Whenever Alison Banayoti runs up the stairs or takes a long walk, she says a silent “thank you” for the accidental diagnosis that most likely saved her life.
Alison, 61, a hospital administrator from Haywards Heath, West Sussex, had aortic valve stenosis – a narrowing or stiffening of the aortic valve in the heart.
The valve, which opens and closes about 100,000 times a day, keeps blood from the left ventricle — the heart’s main pumping chamber — to the aorta, the body’s largest blood vessel.
If the valve doesn’t work properly, it can starve vital organs, muscles, and tissues of oxygen, causing dizziness and shortness of breath.
If left untreated, aortic stenosis can potentially cause fatal heart failure — where the heart, unable to pump blood efficiently, wears out under the pressure to keep circulation going.
If the valve is not working properly, it can starve vital organs, muscles and tissues of oxygen, causing dizziness and shortness of breath
Signs to watch out for
Aortic stenosis occurs when the opening of the main valve, which carries fresh oxygenated blood from the heart to the rest of the body, narrows, reducing blood flow.
The disease is usually caused by a buildup of calcium – a mineral in the blood – on the valve.
This naturally increases with age, but smoking, high blood pressure and obesity can accelerate it.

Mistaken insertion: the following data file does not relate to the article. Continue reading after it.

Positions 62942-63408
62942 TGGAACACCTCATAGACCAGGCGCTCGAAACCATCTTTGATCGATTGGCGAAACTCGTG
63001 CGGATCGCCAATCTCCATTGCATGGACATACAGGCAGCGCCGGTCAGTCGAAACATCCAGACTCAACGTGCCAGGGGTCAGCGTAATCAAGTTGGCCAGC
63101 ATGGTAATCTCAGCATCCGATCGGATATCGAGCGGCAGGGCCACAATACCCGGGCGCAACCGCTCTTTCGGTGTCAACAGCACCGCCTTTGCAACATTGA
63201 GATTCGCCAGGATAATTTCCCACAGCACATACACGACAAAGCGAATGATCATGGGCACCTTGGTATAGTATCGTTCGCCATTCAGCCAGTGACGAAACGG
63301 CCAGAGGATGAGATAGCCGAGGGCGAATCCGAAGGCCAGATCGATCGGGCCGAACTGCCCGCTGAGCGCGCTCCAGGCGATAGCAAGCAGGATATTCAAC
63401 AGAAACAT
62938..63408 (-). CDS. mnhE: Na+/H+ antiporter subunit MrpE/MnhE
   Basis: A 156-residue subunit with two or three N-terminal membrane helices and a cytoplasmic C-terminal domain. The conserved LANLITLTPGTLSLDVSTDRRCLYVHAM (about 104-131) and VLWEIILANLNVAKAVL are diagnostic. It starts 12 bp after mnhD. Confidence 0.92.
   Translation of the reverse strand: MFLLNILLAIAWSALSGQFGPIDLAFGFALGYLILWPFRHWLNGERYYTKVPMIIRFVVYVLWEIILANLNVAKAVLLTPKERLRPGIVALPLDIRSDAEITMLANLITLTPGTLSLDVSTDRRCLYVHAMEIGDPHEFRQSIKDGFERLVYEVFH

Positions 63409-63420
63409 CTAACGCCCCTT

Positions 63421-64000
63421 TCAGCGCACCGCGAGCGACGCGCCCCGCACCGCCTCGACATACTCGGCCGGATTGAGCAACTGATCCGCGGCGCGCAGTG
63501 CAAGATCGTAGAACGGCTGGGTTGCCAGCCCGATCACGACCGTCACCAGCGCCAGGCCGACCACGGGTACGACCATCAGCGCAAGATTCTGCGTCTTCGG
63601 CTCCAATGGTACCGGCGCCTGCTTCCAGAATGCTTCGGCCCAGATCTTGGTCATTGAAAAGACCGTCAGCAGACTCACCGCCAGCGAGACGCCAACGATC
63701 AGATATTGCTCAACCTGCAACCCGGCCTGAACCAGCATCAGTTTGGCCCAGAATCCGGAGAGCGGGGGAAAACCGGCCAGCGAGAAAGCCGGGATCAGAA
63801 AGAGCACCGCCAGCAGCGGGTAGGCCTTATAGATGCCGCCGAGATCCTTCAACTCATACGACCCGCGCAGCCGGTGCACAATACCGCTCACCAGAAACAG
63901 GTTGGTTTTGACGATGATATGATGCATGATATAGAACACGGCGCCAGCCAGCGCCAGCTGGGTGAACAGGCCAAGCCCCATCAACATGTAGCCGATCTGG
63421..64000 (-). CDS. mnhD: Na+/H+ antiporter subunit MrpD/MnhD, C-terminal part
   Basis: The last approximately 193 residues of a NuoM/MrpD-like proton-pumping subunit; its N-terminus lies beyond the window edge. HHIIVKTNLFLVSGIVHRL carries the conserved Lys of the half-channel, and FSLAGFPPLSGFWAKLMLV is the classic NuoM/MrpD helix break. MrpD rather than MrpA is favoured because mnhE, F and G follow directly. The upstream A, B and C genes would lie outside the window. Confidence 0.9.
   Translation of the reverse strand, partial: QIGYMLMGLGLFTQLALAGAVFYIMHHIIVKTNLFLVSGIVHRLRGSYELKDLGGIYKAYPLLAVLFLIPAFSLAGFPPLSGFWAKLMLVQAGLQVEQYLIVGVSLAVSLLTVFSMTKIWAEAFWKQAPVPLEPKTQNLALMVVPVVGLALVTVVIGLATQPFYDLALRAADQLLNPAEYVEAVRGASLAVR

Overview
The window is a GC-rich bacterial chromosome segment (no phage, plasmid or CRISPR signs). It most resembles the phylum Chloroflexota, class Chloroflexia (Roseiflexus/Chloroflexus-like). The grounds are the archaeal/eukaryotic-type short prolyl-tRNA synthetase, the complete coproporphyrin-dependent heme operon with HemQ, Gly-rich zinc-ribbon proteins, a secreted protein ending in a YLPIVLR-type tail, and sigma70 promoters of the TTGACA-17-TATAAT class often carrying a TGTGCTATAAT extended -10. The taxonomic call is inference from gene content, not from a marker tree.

The heart then has to work harder to pump blood around the body, which in turn receives less oxygen-rich blood.
Often the first signs of damage to the aortic valve go unnoticed. Sufferers usually live unaffected for several years before symptoms begin and they seek help for treatment.
Symptoms of aortic valve stenosis often do not appear until it is advanced. These can be:
Now research suggests that up to 300,000 people in Britain could have the potentially fatal condition without even knowing it.
Many will have no symptoms and will not be diagnosed until the condition is advanced – when half could die within five years without prompt treatment, according to research from NHS England, British Universities and the University of Notre Dame in Fremantle, Australia.
The findings (published in the journal Open Heart) have sparked concern among experts. The condition is known to affect one in 100 people in the UK, with an estimated 300,000 severe aortic stenosis, with one in two people dying in just two years.
Callum Ferguson, director of policy at the Heart Valve Voice charity, said: “The data is incredibly worrying.
“Awareness of the red flag symptoms for aortic stenosis – shortness of breath, dizziness and fatigue – is very low anyway. Some patients consider them to be signs of aging or lack of fitness. Others show no symptoms.’
Kate Bratt-Farrar, of the charity Heart Research UK, agrees: ‘We are concerned about this study’, but added: ‘This is the first step towards a better understanding of the capacity needed to treat aortic stenosis in to deal with the future.’
The most common cause of aortic stenosis is wear and tear on the heart and usually affects people over the age of 65.
When the narrowing is mild or moderate, the heart compensates and patients have no symptoms, explains Dr. Maurice Pye, senior cardiologist at York Hospital. “By the time symptoms develop, such as chest tightness, palpitations, shortness of breath, or chest pain, the disease is already quite severe,” he says.